Happy birthday to me. Well, not exactly to me. It’s just that my blog turned 10 yesterday, as a numerate reader kindly reminded me.
The blog was born on the same date as Winston Churchill and Mark Twain, though in all modesty I can’t claim any other than a chronological commonality there.
But never mind megalomaniac parallels. Instead I’ll answer the question that must have haunted you all these years, keeping you away from any normal routine and driving you to sleeping pills: Why the hell did he decide to do this?
The answer is as short as it is embarrassing: crass commercialism.
The idea, nay demand, came from my publisher. I had a book coming out at about that time, and he insisted that any hope of decent sales rested on “getting my name out there more”.
He knew that by then I had fallen out with most conservative editors in town, those who could get my name out before a big audience. My own bloody-mindedness and exaggerated sense of self-worth were to blame for those fissures.
Having spent 30 years at ad agencies, writing what and how others told me to write, I decided that in my other career I’d do things my way or no way. Editors agreed – and happily went for the second option.
They hated my tantrums thrown every time I heard the sacramental phrase “You can’t say that”. I hated their passive complicity with woke subversion.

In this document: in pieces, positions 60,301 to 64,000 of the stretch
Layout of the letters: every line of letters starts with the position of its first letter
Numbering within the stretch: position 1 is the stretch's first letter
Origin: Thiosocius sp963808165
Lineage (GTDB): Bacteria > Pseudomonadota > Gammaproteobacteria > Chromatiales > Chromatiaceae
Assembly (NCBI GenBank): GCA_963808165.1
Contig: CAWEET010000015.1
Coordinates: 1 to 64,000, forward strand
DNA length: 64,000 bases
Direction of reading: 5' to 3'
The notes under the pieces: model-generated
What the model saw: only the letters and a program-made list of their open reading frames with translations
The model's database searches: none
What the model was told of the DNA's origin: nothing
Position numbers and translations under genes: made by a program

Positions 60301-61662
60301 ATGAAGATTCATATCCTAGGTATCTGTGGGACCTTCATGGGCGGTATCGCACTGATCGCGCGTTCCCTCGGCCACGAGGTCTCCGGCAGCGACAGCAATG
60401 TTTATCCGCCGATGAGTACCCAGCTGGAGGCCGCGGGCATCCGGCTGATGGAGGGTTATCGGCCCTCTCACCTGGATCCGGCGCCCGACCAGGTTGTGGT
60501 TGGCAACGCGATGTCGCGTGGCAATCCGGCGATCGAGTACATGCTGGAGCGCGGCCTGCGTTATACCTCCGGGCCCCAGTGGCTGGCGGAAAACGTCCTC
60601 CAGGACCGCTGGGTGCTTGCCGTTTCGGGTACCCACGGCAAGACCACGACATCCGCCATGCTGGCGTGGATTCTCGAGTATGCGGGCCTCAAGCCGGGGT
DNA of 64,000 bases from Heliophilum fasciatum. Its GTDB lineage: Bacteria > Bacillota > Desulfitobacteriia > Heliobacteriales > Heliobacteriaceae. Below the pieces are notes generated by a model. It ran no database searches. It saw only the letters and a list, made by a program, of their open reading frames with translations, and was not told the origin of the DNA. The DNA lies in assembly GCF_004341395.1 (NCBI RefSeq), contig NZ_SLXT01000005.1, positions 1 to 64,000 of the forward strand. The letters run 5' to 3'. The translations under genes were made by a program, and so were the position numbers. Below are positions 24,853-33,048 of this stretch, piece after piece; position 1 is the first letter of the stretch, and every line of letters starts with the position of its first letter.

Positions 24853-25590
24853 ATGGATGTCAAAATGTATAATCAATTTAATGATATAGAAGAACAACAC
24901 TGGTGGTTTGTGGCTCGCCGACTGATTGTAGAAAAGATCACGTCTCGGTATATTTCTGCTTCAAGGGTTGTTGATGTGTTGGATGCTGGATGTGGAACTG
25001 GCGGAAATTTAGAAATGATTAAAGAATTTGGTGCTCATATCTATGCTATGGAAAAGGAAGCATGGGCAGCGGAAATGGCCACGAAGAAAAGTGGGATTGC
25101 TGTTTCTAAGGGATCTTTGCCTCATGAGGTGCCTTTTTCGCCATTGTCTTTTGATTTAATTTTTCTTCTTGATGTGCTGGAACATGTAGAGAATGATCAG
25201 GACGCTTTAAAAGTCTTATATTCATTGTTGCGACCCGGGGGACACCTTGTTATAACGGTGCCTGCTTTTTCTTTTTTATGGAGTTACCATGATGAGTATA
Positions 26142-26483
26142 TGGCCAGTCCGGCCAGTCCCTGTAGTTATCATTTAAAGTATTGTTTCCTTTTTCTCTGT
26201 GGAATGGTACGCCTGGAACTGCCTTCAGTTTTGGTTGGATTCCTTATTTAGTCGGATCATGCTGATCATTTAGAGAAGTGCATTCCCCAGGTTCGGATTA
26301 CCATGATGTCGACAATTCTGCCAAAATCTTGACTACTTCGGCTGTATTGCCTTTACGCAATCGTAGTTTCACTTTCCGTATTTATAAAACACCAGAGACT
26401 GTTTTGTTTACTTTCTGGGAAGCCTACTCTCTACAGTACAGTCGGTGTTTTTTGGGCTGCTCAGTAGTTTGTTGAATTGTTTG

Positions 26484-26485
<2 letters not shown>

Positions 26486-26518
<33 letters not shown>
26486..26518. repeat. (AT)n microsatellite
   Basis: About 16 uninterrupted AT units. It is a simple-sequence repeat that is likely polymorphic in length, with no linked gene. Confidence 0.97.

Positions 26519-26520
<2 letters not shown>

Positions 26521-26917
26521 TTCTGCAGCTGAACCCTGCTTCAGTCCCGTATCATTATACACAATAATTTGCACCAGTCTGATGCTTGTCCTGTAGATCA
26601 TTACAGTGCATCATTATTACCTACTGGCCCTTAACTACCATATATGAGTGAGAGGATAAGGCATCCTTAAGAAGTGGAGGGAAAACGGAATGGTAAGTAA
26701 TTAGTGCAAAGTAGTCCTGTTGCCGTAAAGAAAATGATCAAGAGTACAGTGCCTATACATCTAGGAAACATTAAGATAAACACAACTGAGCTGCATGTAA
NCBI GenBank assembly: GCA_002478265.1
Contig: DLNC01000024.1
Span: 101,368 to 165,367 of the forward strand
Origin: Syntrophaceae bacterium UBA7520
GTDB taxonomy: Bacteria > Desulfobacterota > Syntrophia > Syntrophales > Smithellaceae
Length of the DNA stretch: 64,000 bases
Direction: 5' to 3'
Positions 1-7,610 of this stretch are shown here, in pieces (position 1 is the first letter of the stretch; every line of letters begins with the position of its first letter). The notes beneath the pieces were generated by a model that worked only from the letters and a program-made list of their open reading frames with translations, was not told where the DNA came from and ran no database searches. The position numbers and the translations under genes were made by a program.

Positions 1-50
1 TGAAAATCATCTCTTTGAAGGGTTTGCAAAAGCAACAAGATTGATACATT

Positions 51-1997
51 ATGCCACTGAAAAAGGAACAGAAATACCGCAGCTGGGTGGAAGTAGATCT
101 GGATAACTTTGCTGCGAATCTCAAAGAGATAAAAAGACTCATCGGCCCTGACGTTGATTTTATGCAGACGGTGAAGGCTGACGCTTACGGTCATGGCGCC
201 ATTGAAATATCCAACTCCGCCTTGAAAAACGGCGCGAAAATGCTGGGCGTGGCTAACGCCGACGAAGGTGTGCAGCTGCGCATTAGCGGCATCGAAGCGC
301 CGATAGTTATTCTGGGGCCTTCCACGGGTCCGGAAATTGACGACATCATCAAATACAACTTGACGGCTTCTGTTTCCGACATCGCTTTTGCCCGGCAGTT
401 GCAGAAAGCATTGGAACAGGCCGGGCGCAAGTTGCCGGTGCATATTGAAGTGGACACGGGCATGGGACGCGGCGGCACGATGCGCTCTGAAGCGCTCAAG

They felt the need to edit my style. I protested that their sub-editors were illiterate.
They feared a lawsuit every time I wrote something ‘controversial’, and they certainly got flooded with torrents of PCC shrieks (the Press Complaints Commission, in case you’re wondering). I screamed freedom of speech.
Above all, respectable publications didn’t know how to handle someone who rejected post-Enlightenment modernity root and branch, not just its various excesses. Editors of even conservative papers didn’t feel I was on their side. I didn’t feel they knew what exactly they wished to conserve.
It just so happened that at about the same time my friends Paul and Jacqui also mentioned the possibility of doing a blog. Paul, aware of my computer illiteracy, even volunteered to set it up.
That he did, and he is still managing this space, gently but firmly overriding my Luddite objections every time the software gets more sophisticated. If Jacqui is this blog’s godmother, Paul is the midwife (midhusband?).
Long story short, the blog was born and, in common with so many children these days, there was no pre-planning involved in its conception. Also in common with many children, it failed to live up to lofty expectations: the new book didn’t do noticeably better than my pre-blog books had.
Yet the child isn’t exactly unloved. I’ve grown fond of the idea of running an abattoir for the sacred cows of modernity. And thousands of readers around the world don’t mind indulging their voyeurism by looking at all the blood and gore.
Thus the child has grown to a mature age of 10, but it’s moribund. Unlike most children, it’ll never outlive its father.
That’s it. No more self-indulgence, mawkish or otherwise, not until the next 10-year anniversary. Dum spiro spero, eh?